If people think all legislative bills are designed to make people’s lives harder, an introduction to Senate Bill 282 should dispel that myth. This new piece of legislation would make it unnecessary for county clerks to go through absentee ballots to make sure no ballot cast by a recently-deceased voter is counted on election day.
Under the old rules, absentee voters, who may have cast their ballot up to six weeks in advance, must be alive when polls open on election day. Clerks had to check obituaries for votes cast by the recently deceased, confirm the death with the Department of Health, then throw those ballots out.
If Gov. Jay Nixon signs the bill, it will be welcome news to Webster County Clerk Stan Whitehurst, who worried that the rules were not always evenly applied.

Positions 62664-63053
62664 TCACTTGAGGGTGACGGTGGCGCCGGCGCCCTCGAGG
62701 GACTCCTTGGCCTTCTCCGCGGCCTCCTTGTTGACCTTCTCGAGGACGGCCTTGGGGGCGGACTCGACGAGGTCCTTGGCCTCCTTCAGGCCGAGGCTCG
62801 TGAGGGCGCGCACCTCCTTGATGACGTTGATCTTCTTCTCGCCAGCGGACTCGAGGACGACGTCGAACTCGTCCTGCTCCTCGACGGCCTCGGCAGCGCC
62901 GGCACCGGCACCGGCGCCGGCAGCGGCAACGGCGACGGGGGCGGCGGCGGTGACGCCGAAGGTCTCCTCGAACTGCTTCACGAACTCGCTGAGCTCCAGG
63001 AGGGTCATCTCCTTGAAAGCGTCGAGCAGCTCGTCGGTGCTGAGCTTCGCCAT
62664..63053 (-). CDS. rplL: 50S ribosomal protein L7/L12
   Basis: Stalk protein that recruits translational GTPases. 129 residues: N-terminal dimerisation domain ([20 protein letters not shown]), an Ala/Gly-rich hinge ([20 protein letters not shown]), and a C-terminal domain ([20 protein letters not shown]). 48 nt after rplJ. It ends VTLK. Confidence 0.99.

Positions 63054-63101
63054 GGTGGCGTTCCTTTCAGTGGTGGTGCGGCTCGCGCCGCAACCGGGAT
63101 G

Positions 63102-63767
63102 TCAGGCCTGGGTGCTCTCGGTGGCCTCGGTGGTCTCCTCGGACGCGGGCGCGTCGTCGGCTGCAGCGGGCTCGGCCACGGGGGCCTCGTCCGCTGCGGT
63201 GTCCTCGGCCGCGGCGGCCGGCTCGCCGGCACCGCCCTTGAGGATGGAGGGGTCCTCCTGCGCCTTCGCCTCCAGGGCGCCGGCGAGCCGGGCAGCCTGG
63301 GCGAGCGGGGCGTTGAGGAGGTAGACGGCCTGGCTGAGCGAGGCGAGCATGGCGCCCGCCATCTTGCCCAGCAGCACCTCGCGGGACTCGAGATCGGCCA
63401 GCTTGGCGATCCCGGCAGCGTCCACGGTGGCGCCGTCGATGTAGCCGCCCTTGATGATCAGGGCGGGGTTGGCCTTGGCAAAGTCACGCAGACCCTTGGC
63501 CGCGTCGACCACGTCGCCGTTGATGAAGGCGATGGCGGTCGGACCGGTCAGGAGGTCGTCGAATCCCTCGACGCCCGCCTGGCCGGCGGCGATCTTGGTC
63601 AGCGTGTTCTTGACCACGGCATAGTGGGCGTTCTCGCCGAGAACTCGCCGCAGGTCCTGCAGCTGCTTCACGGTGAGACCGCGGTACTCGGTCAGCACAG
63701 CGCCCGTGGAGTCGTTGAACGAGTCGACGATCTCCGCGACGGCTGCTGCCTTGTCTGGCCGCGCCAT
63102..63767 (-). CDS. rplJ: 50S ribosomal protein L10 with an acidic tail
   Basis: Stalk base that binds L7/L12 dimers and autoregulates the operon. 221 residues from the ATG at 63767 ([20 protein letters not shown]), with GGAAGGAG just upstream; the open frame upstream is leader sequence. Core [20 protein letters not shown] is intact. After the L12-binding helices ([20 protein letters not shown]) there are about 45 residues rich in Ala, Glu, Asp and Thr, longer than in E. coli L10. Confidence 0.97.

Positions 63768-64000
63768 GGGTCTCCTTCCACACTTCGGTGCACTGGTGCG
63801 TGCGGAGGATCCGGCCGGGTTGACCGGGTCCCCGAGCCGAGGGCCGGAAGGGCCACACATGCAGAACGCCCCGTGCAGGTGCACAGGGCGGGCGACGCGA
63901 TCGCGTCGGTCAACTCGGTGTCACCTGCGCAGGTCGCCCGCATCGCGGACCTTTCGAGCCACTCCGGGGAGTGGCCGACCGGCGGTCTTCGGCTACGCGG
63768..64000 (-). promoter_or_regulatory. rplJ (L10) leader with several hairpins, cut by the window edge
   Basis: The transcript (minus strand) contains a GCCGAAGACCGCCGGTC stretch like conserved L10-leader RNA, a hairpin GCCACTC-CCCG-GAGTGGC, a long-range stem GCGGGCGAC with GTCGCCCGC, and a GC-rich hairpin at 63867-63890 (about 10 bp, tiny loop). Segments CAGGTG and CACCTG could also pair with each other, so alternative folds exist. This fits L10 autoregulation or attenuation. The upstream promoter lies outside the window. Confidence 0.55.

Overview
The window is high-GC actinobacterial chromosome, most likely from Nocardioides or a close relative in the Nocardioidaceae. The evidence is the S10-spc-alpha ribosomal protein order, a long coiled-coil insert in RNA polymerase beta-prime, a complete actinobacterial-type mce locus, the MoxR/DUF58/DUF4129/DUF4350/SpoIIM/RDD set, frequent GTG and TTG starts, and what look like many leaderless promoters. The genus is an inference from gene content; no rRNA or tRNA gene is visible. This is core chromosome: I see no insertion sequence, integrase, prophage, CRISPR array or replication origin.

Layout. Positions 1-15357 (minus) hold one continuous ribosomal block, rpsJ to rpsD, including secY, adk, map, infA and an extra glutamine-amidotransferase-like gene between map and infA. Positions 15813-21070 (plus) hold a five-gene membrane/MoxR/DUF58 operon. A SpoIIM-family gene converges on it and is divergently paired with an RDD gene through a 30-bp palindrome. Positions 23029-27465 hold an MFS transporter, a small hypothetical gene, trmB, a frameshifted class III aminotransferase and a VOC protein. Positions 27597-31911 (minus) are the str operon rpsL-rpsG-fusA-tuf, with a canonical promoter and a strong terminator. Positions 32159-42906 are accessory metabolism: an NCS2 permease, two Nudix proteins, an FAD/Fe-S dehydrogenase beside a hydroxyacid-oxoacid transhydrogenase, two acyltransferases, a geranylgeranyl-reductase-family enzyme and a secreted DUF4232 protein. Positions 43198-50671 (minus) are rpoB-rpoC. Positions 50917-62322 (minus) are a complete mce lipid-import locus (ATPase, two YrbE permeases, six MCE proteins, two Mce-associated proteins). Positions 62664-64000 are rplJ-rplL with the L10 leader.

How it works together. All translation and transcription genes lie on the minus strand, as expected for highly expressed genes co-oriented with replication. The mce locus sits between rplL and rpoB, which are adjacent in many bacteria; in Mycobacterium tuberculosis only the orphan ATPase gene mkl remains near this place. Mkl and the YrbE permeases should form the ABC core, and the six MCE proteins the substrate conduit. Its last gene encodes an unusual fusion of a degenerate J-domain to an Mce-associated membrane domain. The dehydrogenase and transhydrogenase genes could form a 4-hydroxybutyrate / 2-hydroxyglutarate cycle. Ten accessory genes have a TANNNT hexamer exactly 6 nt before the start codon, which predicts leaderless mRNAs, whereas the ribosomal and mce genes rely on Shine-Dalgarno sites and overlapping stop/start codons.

“In larger urban settings, it’s not always possible to go through all the procedures,” he said. “And under the current rules, a soldier who voted absentee and then was killed in combat before the election would have to have their vote removed. I was concerned about that.”
Christian County Clerk Kay Brown said the new bill would put absentee votes on the same standard with those cast in the general election.
“Anyone could die on election day and no one would know which vote was theirs once the ballot was turned in,” she said. “Once a ballot is cast, it should count. That’s only fair.”